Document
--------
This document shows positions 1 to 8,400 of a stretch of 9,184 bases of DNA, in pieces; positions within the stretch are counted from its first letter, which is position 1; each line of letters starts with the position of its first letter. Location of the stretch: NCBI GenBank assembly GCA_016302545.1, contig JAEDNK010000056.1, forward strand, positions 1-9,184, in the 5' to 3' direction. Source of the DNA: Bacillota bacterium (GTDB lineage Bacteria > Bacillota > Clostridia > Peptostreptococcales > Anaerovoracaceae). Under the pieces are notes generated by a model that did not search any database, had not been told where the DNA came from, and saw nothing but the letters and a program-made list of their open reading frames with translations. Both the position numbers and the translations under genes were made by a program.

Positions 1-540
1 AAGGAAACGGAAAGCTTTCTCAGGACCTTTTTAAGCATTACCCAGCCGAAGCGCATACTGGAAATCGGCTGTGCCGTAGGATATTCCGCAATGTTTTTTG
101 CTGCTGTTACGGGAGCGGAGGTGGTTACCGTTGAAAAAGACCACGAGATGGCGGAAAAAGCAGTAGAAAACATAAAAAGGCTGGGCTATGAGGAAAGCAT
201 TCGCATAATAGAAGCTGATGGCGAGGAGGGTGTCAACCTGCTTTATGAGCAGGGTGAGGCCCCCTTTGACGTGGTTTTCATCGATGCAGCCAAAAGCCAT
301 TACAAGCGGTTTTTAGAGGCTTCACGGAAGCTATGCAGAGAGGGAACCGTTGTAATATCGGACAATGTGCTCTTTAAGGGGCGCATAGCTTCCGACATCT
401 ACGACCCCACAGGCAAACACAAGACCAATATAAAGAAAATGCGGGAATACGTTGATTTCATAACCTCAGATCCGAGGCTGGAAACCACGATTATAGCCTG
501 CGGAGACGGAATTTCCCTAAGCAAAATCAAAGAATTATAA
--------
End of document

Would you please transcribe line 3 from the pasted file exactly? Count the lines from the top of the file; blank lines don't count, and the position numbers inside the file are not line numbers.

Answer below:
1 AAGGAAACGGAAAGCTTTCTCAGGACCTTTTTAAGCATTACCCAGCCGAAGCGCATACTGGAAATCGGCTGTGCCGTAGGATATTCCGCAATGTTTTTTG